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Wednesday, May 8, 2024

A Future for this Nation




Painting by Liz Lemon Swindle



What follows is a first-person account by a biblical person that draws the reader into the life and times of Jesus and his followers. Such vignettes stimulate the imagination. They encourage contemplation of real events and real persons.



By S. J. Clydeson


The last time I felt this discouraged was when my good friend “John in the wilderness” was beheaded.

Then Jesus came speaking words my ears had never heard before. He spoke of hope and everlasting Life. His parables were remarkable and profound. They changed me from the inside out.

It was very pleasurable to see the effect His words had on the “spiritual leaders” and the SO Sad U sees who rejected belief in bodily resurrection.

The thought troubled me that people could despise one so much. Because of all the good Jesus had done, they put Him to death, but not until they had Him beaten unmercifully, then the crucifixion!

My Savior was tortured, bleeding, and in agony. How could anyone endure this suffering?

My heart is broken! What am I to do? Who will save Israel now?

After the events on Friday there is an emptiness within me, even the report of the tomb being empty does not register.


It happened like this:

My good friend Cleopas and I were heading to Emmaus, when a stranger met us on the road. As we walked, He listened intently to our rantings about what we had witnessed days earlier. The stranger listened. The last thing I remember saying was, "No longer is our conquering redeemer with us. Is there a future for this nation?"

Then the stranger began to speak. He spoke of things that sounded so familiar, as if straight from the Scriptures! We insisted He break bread with us and as He blessed it, we saw His nail-pierced hands and knew immediately that our King Jesus lives!


Father, forgive my unbelief!


* * * * * * *

"Imagine the greatest Teacher explaining the greatest themes from the greatest book and bringing the greatest blessings to men's lives: eyes open to see Him, hearts open to receive the Word, and lips open to tell others what Jesus said to them." ~Wiersbe


Wednesday, May 1, 2024

Ed is in Hospice


Jesus said to them, “Therefore every scribe who has been trained for the kingdom of heaven is like a master of a house, who brings out of his treasure what is new and what is old.” (Matthew 13:52)


Ed's hat.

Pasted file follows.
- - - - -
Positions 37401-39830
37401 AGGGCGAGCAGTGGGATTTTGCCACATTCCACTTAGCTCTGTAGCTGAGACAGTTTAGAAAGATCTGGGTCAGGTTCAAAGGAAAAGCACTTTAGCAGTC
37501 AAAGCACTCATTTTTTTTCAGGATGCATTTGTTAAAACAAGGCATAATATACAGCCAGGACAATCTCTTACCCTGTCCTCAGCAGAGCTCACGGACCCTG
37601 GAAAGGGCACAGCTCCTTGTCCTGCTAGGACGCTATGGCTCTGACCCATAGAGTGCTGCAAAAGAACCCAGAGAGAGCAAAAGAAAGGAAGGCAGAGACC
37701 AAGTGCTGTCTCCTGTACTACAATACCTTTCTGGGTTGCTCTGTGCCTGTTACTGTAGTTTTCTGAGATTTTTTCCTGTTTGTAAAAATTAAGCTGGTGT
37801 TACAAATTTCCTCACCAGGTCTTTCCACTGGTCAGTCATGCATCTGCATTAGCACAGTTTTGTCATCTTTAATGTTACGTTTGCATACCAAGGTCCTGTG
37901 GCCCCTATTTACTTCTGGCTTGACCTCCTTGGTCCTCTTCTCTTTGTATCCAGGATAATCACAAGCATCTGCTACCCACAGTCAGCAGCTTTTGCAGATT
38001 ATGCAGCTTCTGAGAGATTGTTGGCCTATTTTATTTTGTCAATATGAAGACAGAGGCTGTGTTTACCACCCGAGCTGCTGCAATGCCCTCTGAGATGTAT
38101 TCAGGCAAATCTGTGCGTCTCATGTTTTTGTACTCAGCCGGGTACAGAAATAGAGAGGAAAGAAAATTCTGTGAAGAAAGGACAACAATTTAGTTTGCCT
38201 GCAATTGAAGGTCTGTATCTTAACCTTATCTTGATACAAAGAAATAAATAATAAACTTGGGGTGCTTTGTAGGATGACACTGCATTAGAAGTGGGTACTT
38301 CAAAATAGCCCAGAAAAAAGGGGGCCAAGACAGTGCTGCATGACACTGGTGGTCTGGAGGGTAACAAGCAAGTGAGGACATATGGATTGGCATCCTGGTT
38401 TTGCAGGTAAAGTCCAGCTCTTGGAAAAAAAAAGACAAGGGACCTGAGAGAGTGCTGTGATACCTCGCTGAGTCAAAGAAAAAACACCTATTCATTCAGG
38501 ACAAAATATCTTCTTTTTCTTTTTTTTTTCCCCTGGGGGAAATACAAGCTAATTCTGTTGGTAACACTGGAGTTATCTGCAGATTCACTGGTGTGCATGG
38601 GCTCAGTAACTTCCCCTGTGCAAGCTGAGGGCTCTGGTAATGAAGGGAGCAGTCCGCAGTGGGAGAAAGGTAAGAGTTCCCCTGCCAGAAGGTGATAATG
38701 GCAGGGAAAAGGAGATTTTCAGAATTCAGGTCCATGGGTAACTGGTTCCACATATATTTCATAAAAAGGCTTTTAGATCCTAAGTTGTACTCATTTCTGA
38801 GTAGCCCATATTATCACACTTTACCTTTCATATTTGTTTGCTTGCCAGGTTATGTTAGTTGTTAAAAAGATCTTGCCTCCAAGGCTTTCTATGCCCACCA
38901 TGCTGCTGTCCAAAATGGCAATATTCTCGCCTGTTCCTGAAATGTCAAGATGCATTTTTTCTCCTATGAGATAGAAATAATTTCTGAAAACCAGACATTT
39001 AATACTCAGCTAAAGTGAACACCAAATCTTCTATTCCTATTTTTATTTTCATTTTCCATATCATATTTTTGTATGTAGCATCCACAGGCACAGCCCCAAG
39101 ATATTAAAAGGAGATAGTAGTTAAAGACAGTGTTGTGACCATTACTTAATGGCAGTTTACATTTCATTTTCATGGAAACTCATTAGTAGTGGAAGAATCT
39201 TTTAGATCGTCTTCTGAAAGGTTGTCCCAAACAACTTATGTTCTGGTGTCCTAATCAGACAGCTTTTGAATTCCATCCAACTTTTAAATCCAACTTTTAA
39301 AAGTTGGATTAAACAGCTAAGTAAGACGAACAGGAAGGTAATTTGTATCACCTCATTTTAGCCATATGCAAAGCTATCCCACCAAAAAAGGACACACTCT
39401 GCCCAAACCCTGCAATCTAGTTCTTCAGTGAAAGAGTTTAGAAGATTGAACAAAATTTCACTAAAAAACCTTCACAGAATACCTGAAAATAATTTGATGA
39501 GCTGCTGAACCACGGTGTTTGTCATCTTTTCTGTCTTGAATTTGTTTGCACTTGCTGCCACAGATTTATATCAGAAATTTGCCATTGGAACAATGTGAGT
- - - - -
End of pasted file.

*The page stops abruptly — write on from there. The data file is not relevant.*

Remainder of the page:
I received news today that the founder of this blog, the Rev. Edward F. Lundwall, Jr. is in hospice. Please remember him and his family in your prayers.

Ed is a retired Army Chaplain and a veteran of the Korean Conflict and the Vietnam War. He is 93 years old. He and his late wife, Marionette, were Baptist home missionaries for nine years. They have three children, five grandchildren, and one great grandchild. 

Ed pastored Disciple Baptist Church in Chattannooga, Tennessee, a laboratory effort to study Biblical discipleship and how to apply it to the Church. He holds a B.S., a M.RE, and a M.Div degree and is a freelance writer specializing in discipleship.

This blog began on 27 July 2013 as the cooperative effort of Ed Lundwall, Hope Ellen Rapson, and Alice C. Linsley. The three met in the summer 2013 in Rossville, Georgia for brunch, and after the meal, Ed invited us to his home where we saw the extent of his writings on discipleship. There was an entire wall with floor-to-ceiling shelves filled with notebooks. As we chatted and perused the volumes, Hope and Alice realized that this dear disciple of Jesus Christ deserved a wider readership. Hope was an English teacher and Alice had experience with blogs. The plan was to make Ed's writings accessible to a wider audience.

This blog isn't sexy. It isn't provocative. There is nothing here to thrill those energized by polemic and politics. The posts are about developing a biblical lifestyle as a disciple of Jesus Christ. They are somewhat old-fashioned, with the flavor of good ol' time religion. The material is practical. It can be used for daily devotions, for Bible study, and to teach Sunday School classes.

The posts do not reflect a specific denomination. We draw on resources from many Christian traditions: Anglican, Baptist, Eastern Orthodox, Lutheran, Roman Catholic, and Wesleyan. It is our intention that every article be biblical, honest, and edifying.

May God bless you as you read the posts.


Alice C. Linsley, Administrator



Sunday, March 24, 2024

His was a crushing, body piercing, hole boring death.


Jesus Carrying his Cross by Daud Akhriev


At Calvary Jesus was treading the winepress alone; and of the people there were none with Him. (Is. 63:3) His disciples had abandoned him.

The treading of the winepress speaks of divine judgment (Is. 63:2; Lam. 1:15; Rev. 14:19Rev.14:20).

The Virgin Mary stood weeping before her beaten and wounded son who she knew to be God's son. A sword pierced her mother's heart. (Lk. 2:34-35)

The closer we are to our Savior, the more we will feel the sorrow of His passion.

Winepresses are found throughout the Ancient Near East and Egypt. They were especially common on the hills within Abraham's territory which extended between Hebron and Beersheba. 

The winepress consisted of two vats or troughs (Heb. yekebh, Gr. hypolenion). The higher vat is where the grapes were trodden upon, and the second, lower vat received the juice from the bruised grapes.